BipDBo
      • 2 Years Ago
      The very low battery swap price may be an issue of core charge. There may be a much bigger price for a buyer who was making their own cutom car and diidn't have a "core" to exchange. Tesla is may aslo be setting the price artificially low to dispell potential worries from customers over reliability, counting on not having to make a significant number of replacement swaps in the near future. They are also counting on these swaps to happen mostly later when hopefully cell price is a bit lower.
        Grendal
        • 2 Years Ago
        @BipDBo
        The battery replacement will happen after 8 years of ownership. Everything else is covered under the battery warranty. It's unbelievably inexpensive insurance for the future of your battery pack if you're willing to spend the extra up front.
          DaveMart
          • 2 Years Ago
          @Grendal
          See above. It is unbelievably expensive 'insurance' which offers little surety.
      DaveMart
      • 2 Years Ago
      BTW other aspects of what Tesla are offering are no rip off, but astonishing value. This offer to be a poorly rewarded venture capitalist should be rejected with contempt though.
      purrpullberra
      • 2 Years Ago
      And Grendal, just reminding you that the only thing you can do today to ensure you get a genIII car ASAP is to buy a modelS. :-) It's too big for us too but I'm not waiting. Due to previous sketchy health issues I'm closer to 'live for today' than I am 'plan for 30 years of retirement'. So I takes my shots when I can.
        Grendal
        • 2 Years Ago
        @purrpullberra
        I'm sorry to hear about the health issues. I hear you about buying the Model S now. Trust me that it's a difficult battle I fight with myself not to jump in and get one. Instead, I've bought a lot (for me) of Tesla stock, which has gone up nicely this past week, as my support of Tesla for now. If in two years, the Gen III is delayed or it looks like the government is going to drop the $7500 tax credit, I may jump in a little early and grab an S. I have a love for my cars and I've only owned four in my life. Between the four I've driven over 600K miles and that includes my current one that is just about to hit 100K on the odometer. So, for me, it's practically a new car. Back in my "starving artist" and "rogue businessman" days I was much more of the "live for today" without a safety net kind of guy. Being married changed that and I do a lot of long term strategic thinking with insurance and retirement savings built into the equation. However, a chancy, impractical, and expensive EV is definitely in my future. That's my story with most of the sordid details left out. I hope I didn't bore you. :)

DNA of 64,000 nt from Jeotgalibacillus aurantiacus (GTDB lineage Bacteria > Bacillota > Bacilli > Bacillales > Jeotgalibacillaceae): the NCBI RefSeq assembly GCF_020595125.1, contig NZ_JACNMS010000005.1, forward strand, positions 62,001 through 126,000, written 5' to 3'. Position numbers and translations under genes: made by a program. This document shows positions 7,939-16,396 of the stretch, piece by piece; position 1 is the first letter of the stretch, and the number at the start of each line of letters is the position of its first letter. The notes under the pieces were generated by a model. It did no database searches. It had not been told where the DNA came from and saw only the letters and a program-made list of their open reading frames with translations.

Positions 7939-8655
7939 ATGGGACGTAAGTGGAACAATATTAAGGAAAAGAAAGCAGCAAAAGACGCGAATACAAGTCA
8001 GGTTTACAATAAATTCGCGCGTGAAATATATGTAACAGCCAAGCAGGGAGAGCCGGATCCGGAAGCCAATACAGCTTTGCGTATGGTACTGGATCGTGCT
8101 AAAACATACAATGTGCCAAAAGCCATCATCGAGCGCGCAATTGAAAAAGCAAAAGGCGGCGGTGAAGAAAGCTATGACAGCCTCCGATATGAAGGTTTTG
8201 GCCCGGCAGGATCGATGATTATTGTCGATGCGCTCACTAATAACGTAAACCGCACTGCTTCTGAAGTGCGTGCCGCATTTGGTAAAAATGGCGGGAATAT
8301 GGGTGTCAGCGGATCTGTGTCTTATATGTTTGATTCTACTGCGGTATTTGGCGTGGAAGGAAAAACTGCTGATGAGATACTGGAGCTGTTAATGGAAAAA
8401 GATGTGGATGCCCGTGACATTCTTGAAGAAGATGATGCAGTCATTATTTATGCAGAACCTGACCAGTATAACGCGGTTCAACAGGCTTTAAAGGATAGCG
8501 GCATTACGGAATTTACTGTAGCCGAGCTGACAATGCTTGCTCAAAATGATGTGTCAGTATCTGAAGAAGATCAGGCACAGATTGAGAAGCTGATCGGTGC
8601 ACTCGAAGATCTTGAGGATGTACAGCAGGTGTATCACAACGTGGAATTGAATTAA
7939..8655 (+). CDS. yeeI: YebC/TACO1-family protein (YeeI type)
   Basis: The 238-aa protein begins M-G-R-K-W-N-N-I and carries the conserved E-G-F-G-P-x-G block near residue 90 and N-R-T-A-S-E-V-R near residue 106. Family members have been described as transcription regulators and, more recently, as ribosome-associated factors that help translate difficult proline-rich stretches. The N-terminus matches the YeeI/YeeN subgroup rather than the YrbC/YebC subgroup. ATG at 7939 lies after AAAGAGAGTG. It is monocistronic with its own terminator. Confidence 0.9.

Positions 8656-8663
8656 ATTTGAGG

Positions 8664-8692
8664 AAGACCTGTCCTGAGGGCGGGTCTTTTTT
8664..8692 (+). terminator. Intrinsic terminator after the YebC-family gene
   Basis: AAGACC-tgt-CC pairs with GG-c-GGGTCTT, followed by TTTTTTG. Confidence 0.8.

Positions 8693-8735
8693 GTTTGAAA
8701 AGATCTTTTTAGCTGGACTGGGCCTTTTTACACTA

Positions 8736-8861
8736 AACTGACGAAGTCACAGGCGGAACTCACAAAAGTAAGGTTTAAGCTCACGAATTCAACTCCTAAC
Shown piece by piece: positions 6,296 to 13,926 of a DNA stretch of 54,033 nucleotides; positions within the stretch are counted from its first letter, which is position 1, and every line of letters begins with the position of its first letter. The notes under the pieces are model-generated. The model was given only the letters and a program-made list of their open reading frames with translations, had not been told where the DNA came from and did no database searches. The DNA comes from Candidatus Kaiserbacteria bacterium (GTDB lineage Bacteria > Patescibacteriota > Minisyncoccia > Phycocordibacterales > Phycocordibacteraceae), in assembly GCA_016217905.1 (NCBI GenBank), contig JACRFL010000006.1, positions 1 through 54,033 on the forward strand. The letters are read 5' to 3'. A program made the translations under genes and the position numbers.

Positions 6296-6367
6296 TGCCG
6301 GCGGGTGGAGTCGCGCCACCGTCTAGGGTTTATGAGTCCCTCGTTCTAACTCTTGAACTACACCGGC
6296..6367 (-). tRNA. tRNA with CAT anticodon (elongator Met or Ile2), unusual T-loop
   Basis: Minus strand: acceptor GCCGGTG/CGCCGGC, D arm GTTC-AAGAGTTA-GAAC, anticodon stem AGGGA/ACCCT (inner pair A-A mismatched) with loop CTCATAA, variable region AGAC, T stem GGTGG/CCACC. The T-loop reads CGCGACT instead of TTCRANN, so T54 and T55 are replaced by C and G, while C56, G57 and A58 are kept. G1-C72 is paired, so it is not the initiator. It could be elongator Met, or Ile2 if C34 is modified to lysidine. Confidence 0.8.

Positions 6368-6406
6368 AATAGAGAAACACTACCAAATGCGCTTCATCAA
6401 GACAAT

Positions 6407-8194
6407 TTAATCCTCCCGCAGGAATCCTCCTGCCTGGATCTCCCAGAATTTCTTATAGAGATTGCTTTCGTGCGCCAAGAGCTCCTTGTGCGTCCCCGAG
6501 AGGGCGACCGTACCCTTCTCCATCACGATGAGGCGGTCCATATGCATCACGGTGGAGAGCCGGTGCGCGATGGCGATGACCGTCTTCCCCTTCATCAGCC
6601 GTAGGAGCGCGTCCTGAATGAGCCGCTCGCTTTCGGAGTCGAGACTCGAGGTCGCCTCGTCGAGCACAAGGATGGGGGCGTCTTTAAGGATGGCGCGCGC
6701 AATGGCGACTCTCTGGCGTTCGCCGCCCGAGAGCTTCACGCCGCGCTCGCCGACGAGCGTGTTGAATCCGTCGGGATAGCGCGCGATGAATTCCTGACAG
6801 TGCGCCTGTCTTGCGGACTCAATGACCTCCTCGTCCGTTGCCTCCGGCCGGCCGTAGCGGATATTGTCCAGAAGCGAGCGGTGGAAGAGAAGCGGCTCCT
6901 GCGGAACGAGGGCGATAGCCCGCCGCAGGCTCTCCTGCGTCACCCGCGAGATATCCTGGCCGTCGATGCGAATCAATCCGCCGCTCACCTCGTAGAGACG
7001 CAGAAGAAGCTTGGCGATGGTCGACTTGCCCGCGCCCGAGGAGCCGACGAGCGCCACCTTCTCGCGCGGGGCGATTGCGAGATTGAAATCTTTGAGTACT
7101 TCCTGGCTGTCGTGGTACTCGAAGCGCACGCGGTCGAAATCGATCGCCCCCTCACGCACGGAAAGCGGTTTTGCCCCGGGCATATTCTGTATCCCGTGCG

EVnerdGene
          • 2 Years Ago
          @Grendal
          @$5 a pack, that's 5.14 packs per day. Talking about ashtray breath.
          Marcopolo
          • 2 Years Ago
          @Grendal
          @ Grendal "starving artist" and "rogue businessman" I knew there was something I liked about you ! :) Ah yes, families and responsibilities ! They do indeed change your sense of priorities! But sometimes an expensive purchase can prove a strong motivation to strive harder and earn more (and enjoy a faster treadmill) ! If you bought a Model S, ( $90k) over the cars life time, it's only $ 180 dollars a week, less than some people spend on cigarettes ! The savings on petrol, maintenance and inflation should take care of the interest and running costs. The Tesla Model S may be just the incentive you need to revitalize that creative spirit ? :) Indeed, maybe, you owe it to yourself, and your family to buy this lifestyle statement ! You may be depriving yourself, and neglecting to set an example to your loves ones for the future. Now, about the colour you prefer.........:)